Friday, December 21, 2012

It Came From the Depths...

Gnarly, bitey stuff from the depths is something we will never get sick of here at da' salad and I hope you feel the same way- if you do there is much of interest to you in this post. Hollywood, myth and legend are replete with stories of beasts from the depths rising to engage  us in mortal battle. Indeed it seems that modern stories of shark and croc attacks tap an especially visceral nerve in our primal subconscious. Our dependence on the water's edge for food, recreation and water coupled with our knowledge (and imagination) of the critters that occasionally seek us out here as prey means that the waters edge has always occupied a special type of nightmare realm for us. It is truly a meeting place of life and death. And since it seems we are making it through this Maya thing ok so far, hominins meeting a grisly fate at the waters edge at the hands (fins) of large predators will continue. It also appears that death-stalking water bound predation of land-lubbers has been ongoing for some time...

Pannoniasaurus is the name of the new freshwater mosasaur from the Santonian mid-Late Cretaceous of Hungary. Here is the full paper of this spectacular discovery via PLOS ONE. It appears, based on geochemical testing and the preservation of multiple growth stages of this squamate, that it is the first full time "freshie" mosasaur known. Inhabiting an environment replete with amphibians, turtles, crocs, pterosaurs, fish, birds, and dinosaurs Pannoniasaurus appears to have grown 6 meters long and was the largest predator in its habitat. Although the legs have not been recovered that has not stopped artists and the authors from speculating that Pannoniasaurus may have never lost, or even re-evolved, somewhat functional legs.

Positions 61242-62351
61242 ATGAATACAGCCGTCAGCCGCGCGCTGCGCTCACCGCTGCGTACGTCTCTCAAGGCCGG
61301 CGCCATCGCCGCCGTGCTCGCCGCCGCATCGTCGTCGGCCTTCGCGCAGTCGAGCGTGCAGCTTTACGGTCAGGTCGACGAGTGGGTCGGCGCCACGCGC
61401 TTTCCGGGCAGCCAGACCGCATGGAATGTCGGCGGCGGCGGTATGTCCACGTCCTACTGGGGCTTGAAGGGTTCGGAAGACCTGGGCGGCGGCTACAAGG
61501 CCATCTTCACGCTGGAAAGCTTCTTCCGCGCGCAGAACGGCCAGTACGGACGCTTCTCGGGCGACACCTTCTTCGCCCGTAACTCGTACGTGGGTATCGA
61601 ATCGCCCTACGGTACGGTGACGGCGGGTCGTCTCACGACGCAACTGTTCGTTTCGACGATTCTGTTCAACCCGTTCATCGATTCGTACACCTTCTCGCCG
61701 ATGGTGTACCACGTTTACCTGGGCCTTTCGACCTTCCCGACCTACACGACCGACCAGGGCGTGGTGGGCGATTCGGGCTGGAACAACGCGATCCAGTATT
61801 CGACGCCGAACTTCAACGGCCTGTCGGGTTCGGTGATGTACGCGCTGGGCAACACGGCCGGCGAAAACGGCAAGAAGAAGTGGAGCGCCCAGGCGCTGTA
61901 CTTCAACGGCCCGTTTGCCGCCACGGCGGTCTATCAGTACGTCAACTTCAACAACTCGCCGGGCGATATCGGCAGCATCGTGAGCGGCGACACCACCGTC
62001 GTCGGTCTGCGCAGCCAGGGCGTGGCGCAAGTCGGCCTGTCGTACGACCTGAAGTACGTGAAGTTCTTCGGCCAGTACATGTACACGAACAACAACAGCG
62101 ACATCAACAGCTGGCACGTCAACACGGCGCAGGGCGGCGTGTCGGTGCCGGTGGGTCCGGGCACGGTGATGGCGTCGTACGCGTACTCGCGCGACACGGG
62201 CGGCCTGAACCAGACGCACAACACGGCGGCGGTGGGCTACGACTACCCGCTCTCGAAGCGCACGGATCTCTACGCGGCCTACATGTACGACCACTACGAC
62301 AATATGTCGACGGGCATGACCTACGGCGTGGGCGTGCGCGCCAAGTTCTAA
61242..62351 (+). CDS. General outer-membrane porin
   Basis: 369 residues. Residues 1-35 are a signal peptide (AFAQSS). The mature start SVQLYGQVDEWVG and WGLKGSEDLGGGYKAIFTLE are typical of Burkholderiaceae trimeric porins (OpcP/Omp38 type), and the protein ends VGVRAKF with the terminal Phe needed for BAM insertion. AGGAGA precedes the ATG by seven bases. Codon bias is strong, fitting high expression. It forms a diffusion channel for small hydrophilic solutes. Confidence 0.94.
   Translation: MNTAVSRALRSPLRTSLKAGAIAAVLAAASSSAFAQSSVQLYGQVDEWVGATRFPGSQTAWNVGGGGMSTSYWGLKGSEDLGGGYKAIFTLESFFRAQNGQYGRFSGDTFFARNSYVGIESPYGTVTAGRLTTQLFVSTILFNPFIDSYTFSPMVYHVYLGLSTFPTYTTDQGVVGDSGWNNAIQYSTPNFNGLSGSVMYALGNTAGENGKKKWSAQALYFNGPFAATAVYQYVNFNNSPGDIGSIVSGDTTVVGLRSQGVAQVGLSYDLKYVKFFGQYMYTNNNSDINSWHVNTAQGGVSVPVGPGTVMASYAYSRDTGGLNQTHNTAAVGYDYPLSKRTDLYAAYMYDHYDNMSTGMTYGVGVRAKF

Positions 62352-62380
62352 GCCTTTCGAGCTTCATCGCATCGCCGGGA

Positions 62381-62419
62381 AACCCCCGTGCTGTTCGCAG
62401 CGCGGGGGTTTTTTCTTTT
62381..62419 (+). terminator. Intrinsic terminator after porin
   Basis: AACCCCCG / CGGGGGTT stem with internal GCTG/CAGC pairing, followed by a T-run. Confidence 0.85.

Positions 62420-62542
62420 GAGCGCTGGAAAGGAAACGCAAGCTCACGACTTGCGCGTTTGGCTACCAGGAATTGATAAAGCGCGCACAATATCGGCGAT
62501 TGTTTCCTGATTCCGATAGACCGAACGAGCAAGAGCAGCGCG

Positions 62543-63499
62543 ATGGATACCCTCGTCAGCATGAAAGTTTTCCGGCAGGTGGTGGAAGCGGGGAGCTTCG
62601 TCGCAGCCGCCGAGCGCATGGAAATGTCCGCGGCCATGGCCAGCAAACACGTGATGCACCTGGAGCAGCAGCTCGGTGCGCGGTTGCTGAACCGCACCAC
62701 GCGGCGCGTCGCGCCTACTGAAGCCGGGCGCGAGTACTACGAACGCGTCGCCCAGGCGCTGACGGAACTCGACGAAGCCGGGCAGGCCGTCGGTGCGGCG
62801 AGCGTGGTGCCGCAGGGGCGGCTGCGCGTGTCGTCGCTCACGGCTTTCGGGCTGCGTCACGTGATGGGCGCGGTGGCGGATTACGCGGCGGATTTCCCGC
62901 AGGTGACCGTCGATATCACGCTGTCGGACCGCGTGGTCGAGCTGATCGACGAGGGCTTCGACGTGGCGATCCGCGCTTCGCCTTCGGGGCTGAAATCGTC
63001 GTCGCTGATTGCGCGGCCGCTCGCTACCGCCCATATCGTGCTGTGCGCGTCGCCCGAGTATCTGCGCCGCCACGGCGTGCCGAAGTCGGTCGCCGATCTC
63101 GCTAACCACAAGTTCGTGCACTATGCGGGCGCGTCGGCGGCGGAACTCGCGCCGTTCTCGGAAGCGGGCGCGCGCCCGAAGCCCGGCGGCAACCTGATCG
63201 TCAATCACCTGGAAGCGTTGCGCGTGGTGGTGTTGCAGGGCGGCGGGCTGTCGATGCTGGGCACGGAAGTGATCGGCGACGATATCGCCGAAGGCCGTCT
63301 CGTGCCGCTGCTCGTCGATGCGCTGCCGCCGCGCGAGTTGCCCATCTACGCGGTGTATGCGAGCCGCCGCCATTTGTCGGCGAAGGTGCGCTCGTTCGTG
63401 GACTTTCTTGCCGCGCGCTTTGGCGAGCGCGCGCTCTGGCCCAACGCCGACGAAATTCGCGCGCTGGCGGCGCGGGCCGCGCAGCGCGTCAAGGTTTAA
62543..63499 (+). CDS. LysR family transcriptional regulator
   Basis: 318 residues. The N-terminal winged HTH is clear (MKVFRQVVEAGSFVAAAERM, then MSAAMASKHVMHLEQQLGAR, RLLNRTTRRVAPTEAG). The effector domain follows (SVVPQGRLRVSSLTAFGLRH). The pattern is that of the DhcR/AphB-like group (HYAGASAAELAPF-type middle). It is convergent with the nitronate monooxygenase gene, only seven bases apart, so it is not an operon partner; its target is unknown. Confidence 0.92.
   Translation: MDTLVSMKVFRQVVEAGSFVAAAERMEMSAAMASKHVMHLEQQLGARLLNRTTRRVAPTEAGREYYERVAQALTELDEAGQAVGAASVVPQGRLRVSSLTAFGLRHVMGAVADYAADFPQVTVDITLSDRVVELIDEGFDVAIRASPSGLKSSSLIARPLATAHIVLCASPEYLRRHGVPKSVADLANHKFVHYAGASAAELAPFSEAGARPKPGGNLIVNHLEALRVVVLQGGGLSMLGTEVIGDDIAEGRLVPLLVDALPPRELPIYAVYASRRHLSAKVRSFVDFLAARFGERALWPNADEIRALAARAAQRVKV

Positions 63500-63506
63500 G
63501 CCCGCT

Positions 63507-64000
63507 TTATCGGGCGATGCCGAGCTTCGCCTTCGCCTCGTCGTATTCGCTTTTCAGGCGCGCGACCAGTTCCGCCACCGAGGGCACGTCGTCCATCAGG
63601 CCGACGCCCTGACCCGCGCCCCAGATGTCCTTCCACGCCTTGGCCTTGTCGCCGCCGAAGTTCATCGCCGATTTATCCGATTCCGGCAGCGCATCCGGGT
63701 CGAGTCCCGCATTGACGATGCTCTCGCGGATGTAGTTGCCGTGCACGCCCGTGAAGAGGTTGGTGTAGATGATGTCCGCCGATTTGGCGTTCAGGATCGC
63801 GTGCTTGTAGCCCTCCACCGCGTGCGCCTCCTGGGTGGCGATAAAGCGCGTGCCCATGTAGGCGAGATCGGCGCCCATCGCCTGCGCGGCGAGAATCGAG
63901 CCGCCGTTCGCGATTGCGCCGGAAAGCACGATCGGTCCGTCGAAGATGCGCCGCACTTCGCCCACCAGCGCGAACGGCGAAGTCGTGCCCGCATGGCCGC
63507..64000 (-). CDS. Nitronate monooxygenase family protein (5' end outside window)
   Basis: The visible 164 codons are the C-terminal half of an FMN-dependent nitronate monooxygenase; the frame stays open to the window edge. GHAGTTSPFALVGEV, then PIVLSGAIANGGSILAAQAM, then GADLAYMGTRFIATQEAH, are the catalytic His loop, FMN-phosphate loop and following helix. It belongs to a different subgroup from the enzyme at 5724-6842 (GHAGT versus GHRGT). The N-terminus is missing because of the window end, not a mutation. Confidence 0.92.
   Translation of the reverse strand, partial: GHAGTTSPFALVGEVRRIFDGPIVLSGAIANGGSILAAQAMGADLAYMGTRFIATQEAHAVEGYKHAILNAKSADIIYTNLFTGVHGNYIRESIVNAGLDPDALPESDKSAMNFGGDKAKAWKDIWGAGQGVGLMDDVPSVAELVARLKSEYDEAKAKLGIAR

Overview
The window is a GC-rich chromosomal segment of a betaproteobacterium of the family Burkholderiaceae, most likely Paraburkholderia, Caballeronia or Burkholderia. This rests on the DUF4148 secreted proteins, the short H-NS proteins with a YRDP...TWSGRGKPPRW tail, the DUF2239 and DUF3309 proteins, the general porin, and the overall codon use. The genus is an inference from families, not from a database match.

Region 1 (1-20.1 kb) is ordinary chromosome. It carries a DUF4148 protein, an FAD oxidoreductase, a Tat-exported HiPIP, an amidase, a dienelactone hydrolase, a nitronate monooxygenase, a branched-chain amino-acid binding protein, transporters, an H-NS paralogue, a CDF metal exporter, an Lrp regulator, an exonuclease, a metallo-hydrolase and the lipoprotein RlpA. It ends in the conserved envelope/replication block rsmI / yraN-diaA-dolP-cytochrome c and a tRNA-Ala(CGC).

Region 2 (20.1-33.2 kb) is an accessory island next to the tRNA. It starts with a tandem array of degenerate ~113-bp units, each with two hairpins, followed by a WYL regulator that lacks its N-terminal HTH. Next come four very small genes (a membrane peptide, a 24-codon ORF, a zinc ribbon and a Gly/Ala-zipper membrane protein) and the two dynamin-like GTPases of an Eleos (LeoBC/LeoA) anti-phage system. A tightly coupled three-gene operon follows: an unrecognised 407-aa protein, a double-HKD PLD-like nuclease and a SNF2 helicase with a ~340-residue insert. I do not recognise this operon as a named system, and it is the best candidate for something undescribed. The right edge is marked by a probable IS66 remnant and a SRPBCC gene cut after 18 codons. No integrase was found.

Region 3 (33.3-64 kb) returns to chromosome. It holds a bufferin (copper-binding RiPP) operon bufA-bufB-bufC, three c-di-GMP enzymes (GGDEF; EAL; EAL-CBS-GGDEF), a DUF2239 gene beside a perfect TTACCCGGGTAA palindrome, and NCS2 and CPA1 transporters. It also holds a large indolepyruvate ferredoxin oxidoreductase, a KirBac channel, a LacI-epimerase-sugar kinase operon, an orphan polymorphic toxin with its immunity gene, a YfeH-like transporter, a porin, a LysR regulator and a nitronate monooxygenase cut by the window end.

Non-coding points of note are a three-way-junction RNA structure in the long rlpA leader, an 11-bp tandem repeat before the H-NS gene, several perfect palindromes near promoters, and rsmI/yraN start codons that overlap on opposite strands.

The discovery of fully freshwater mosasaurs should come at no surprise to those familiar with the diversity of freshwater seals and toothed whales that exist today. Arctic ringed seals gave rise to no less than three types of inland seals after the retreat of the ice sheets of the last ice age. And there are at least four species of river dolphins in addition to many populations of marine mammals that occasionally enter fresh or brackish waters to feed.

Boto, Amazon River Dolphin. (c) Kevin Schafer
But of the marine mammals who have moved into freshwater habitats it is the river dolphins that have committed most fully to this realm. This paraphyletic group differ from their fully marine cousins in having flexible necks, reduced vision, more flexible pectoral fins and reduced dorsal fins- all adaptations to their relatively more turbid and convoluted haunts.

While river dolphins may offer some context into imagining Pannoniasaurus, mosasaurs were definitely not dolphins and many types likely engaged in predation beyond simple piscivory. Toothed whales are actually descended from mammals related to deers- not really arch-predator material there. Even killer whales, technically dolphins, are very picky about what they will eat. Mosasaurs are closely allied with monitor lizards, notoriously opportunistic predators and capable macropredators. Even if Pannoniasaurus was not capable of land movement there is no reason it was not capable of the hunting method observed in killer whales, bottlenose dolphins and most recently the Wels catfish- strand hunting- in which either to snatch terrestrial prey or corral aquatic prey the aquatic hunter temporarily strands itself.

River Tarn, France. pigeon-hunting catfish
So now we can imagine during this interval of the Cretaceous, in this corner of the world- mosasaurs regularly striking at and making a meal of unwary dinosaurs. Cool.


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